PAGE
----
I shifted my weight forward to test whether it was water with the toe of my right foot, again with the words “I think there is some water…” at which point my left foot suddenly slipped from under me and I tumbled full length into at least a foot of water, scrabbling as now I wasn’t sure whether it went deeper.  I was able to drag myself back up the stairs and onto the surface.  I was soaked through, fleece, trousers, sandals, everything – and the guide book was rather worse for wear.  Diane didn’t laugh until much later!  Standing in the bus shelter, I discarded everything unnecessary in my pockets and stripped off my fleece.  I dripped my way back to the car, about a mile away.  As the car was a hire car and I was soaked, I drove back in my pants, slightly less soaked than my trousers!  At the hotel, Diane nipped in and collected a pair of shorts so I could make my way to our room and the shower.  At tea, we got talking to the lady at the next table; Diane finally couldn’t resist and we all laughed.


We never know what lies around the corner – or indeed, the next step!  One of the characteristics of life is never being able to be absolutely sure what happens next.  We may plan our future, but it can never be known until it is no longer the future but the past.  When I went to put out the paper for recycling on 6th May 2010, I had no more idea that I was about to have a heart attack than I did falling down in Solomon’s Bath, sorry, Catacombs.  For us, the future is always shrouded.  The old saying has it “Man proposes but God disposes”.  Jesus tells a story of a man who plans his well-provisioned future without reference to God, ending with “But God said to him, ‘Fool!  This night your soul is required of you, and the things you have prepared, whose will they be?’” (The Bible, Luke 12.20).  In contrast, Jesus continues “Do not be anxious about your life… life is more than food and the body more than clothing… which of you by being anxious can add a single hour to his span of life?” (Luke 12.22-23, 25) and concludes “Instead, seek His kingdom, and these things will be added to you.” (Luke 12.31).  Jesus is calling us to face the uncertain future by trusting it to the only one who knows it; we might still slither that last step, but in the certainty that ultimately, He is there to catch us. As he promised his disciples even as he faced the cross, “I go to prepare a place for you.” (John 14.2), an eternal future guaranteed for all who trust their present to Him, however slippery the final step.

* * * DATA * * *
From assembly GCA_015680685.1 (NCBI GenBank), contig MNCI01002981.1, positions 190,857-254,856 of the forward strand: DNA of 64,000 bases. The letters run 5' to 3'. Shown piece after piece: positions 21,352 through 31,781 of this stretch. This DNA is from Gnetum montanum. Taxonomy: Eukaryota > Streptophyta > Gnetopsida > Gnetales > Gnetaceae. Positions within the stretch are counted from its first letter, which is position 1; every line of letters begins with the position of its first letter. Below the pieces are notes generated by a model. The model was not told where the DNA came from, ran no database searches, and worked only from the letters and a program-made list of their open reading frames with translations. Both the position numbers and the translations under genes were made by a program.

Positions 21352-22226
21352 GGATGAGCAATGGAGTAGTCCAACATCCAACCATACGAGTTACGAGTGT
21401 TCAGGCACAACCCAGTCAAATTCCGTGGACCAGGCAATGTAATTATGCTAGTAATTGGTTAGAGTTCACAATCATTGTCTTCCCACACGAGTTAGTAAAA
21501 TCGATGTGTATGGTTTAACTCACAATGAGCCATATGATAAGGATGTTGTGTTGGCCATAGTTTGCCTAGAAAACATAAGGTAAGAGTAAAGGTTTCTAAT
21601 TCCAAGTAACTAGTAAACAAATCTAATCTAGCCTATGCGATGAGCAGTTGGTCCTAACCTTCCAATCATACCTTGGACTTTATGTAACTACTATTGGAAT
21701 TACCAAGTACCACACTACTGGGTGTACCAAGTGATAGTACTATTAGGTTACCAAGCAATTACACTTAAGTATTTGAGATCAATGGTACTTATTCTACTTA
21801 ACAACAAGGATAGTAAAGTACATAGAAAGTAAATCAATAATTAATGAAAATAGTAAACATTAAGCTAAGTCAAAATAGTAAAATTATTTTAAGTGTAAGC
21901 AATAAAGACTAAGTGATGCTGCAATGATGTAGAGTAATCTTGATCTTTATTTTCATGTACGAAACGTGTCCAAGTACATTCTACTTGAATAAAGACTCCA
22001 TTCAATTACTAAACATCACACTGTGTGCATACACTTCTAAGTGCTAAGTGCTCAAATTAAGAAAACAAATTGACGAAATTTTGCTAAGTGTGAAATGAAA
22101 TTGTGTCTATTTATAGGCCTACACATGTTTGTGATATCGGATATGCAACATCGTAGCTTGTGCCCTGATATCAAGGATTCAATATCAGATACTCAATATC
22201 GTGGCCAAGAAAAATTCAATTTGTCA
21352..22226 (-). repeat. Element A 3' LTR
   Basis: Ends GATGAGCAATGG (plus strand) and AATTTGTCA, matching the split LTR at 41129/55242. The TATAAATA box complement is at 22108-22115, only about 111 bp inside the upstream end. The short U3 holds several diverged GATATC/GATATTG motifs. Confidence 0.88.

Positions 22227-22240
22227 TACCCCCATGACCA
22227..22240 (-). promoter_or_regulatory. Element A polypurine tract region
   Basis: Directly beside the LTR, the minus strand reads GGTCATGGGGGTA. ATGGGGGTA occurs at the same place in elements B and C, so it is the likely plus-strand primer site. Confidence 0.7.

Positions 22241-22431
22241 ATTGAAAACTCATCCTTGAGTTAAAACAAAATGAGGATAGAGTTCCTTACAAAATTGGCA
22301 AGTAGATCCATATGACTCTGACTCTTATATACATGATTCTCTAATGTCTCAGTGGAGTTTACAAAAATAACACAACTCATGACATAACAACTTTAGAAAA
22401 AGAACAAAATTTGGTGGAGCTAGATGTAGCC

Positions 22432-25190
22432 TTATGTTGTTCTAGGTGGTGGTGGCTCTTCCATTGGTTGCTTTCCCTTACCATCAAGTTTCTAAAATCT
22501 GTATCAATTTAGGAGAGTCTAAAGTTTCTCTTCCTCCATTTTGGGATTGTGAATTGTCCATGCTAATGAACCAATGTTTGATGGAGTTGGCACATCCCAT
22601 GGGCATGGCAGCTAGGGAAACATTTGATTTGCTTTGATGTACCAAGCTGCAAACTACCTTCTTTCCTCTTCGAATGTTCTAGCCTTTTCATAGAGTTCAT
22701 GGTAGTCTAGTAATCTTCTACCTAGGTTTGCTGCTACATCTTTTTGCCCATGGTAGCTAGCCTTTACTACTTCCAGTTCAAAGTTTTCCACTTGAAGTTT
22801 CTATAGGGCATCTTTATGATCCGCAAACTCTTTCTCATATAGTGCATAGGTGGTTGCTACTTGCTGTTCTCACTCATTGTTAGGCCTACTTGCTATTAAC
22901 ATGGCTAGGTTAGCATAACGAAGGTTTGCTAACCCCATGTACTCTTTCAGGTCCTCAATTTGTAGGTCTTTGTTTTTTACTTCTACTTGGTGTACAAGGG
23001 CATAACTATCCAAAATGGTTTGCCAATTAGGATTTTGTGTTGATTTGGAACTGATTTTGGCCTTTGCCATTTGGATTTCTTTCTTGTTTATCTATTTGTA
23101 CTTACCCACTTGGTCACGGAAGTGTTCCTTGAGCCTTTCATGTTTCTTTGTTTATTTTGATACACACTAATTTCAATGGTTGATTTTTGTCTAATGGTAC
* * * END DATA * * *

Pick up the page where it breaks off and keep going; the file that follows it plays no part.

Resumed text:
Praying that you may find in Christ Jesus an assured future and thus a peaceful and purposeful present.

Your servant in the Lord Jesus Christ,

Simon Cox.

You can find the full text of the April Herald Magazine here

2016-04-30T16:44:56+00:00April 30th, 2016|